Abstract

Accurate estimation of the magnitude of seismic events is essential to effective monitoring of the Comprehensive Nuclear-Test-Ban Treaty (CTBT). The standard estimator of body-wave magnitude in the International Data Center (IDC) bulletins is the average mb reading at the detecting stations in a prescribed distance window. Two sources of bias may affect these magnitudes. First, some stations may tend to give high readings and others low readings, so the average may be biased by the particular set of detecting stations. Second, the averaging method ignores eligible stations that could have, but failed to, detect an event. The first source of bias can be reduced by estimating station correction terms. The second source of bias can be handled by applying maximum likelihood methods that take into account both detecting and nondetecting stations.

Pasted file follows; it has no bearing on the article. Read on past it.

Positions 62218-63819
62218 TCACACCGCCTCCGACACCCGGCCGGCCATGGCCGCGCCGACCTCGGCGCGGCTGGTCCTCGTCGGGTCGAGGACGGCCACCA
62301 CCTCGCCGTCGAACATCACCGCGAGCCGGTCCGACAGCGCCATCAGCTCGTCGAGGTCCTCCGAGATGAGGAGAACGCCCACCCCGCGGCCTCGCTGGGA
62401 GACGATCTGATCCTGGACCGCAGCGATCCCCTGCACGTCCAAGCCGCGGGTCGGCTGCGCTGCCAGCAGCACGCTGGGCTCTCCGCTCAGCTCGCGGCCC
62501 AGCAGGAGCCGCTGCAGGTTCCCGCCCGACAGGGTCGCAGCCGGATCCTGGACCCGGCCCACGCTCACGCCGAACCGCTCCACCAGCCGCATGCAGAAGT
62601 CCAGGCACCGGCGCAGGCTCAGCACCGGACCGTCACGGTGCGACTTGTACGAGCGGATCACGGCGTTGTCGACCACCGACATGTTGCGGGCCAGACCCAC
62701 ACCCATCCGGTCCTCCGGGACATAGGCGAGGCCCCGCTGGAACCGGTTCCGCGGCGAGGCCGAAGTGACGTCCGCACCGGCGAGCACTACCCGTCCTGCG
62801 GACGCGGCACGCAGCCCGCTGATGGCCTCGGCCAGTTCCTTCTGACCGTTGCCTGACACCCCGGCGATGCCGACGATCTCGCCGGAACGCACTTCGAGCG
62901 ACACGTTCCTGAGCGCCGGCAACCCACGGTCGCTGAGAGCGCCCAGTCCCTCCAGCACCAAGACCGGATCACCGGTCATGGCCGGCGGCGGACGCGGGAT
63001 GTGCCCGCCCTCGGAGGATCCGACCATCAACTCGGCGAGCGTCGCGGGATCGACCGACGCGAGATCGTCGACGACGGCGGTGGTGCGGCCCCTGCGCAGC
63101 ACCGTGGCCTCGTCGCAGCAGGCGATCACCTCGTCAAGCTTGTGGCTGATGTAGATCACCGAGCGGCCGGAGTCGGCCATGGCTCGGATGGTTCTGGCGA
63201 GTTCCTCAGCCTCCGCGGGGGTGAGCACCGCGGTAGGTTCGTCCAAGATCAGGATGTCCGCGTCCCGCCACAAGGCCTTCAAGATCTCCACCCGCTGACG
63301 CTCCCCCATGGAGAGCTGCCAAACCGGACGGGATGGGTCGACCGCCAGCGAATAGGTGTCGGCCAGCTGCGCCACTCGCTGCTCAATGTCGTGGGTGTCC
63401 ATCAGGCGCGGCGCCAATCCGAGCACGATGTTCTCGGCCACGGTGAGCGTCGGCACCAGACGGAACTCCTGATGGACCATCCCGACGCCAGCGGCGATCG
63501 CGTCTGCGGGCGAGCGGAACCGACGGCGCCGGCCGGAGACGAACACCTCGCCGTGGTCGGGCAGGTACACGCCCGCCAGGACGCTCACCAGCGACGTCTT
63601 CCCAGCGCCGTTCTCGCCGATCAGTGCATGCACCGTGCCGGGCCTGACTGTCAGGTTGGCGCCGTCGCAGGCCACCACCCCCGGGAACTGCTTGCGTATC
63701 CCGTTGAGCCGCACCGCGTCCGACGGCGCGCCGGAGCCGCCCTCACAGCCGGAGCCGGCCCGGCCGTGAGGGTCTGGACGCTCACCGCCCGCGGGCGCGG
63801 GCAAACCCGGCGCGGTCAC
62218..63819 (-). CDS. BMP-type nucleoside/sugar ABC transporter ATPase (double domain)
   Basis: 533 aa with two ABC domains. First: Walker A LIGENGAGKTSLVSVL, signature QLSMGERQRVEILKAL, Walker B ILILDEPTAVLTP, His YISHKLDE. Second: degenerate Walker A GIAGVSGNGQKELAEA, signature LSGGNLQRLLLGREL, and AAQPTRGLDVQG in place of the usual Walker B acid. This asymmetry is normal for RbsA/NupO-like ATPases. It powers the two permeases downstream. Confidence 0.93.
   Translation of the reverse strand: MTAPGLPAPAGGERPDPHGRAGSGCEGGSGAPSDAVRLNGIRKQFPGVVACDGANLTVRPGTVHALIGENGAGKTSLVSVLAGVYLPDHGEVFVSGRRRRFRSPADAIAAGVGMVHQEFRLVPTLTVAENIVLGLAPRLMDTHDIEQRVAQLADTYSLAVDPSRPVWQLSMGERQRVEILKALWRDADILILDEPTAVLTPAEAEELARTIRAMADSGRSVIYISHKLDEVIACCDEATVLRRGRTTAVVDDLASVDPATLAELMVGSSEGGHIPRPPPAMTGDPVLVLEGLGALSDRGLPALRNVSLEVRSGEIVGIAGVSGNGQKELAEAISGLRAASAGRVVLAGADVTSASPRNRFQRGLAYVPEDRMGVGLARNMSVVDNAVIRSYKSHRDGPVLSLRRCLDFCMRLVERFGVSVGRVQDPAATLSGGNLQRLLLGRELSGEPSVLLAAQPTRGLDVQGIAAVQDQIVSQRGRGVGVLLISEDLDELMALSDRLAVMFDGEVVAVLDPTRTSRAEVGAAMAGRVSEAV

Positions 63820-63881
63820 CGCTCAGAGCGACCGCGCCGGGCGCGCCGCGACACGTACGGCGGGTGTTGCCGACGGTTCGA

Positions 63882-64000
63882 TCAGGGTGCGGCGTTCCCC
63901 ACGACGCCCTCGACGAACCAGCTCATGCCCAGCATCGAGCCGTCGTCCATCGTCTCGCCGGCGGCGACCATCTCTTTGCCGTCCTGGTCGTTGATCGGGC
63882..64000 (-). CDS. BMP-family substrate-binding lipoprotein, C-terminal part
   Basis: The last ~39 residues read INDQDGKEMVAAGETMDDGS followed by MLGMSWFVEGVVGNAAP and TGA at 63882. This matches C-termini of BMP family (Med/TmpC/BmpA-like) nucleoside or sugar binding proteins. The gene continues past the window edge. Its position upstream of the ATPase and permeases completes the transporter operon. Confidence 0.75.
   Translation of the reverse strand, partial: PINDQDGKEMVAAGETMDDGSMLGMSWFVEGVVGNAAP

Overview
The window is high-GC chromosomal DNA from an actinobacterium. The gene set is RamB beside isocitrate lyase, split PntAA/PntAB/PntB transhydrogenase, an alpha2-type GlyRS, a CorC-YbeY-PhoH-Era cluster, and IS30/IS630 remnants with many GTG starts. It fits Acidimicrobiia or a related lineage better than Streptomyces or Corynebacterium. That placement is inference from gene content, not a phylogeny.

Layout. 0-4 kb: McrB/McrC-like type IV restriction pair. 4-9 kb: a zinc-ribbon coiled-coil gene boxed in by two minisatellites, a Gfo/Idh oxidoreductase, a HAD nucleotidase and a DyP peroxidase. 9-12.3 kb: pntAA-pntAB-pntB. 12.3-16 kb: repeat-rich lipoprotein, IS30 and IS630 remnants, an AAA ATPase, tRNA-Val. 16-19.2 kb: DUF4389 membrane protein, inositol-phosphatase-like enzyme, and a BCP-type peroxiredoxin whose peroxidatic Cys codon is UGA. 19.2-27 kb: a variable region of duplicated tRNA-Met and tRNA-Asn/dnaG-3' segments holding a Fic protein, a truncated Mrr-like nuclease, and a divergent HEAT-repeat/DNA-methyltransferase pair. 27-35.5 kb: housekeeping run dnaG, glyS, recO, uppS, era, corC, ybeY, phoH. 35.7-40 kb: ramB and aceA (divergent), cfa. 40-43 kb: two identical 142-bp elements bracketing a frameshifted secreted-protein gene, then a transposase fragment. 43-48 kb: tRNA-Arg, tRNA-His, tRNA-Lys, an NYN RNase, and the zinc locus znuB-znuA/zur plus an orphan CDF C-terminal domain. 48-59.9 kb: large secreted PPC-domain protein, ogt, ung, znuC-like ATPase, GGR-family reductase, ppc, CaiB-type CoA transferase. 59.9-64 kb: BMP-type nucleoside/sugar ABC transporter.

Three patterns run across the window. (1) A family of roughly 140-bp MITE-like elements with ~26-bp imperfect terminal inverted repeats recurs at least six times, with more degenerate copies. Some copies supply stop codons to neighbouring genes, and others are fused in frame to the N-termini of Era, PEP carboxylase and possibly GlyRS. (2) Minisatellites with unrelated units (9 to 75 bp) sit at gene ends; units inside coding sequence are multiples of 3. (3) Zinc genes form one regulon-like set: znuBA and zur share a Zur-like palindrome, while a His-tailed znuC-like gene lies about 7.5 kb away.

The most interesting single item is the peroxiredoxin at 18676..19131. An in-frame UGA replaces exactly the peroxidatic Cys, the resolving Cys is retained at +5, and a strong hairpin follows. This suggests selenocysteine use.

We compare several different methods that have been proposed to estimate station correction terms and show that a joint maximum likelihood method is clearly superior to other alternatives. A least-squares method that was used by Murphy and Barker (2003) to estimate correction terms leads to biased estimates of correction terms because it fails to take into account nondetecting stations. The joint method provides accurate estimates of station correction terms and is also superior to applying maximum likelihood to single events without estimating station corrections or with the least-squares corrections. We illustrate our ideas by analyzing data from about 15,000 seismic events recorded by the prototype IDC. We caution that our correction terms are for primary stations only and are not meant to be final estimates; to obtain final correction terms would require applying our methods to a complete data set including both primary and auxiliary stations.

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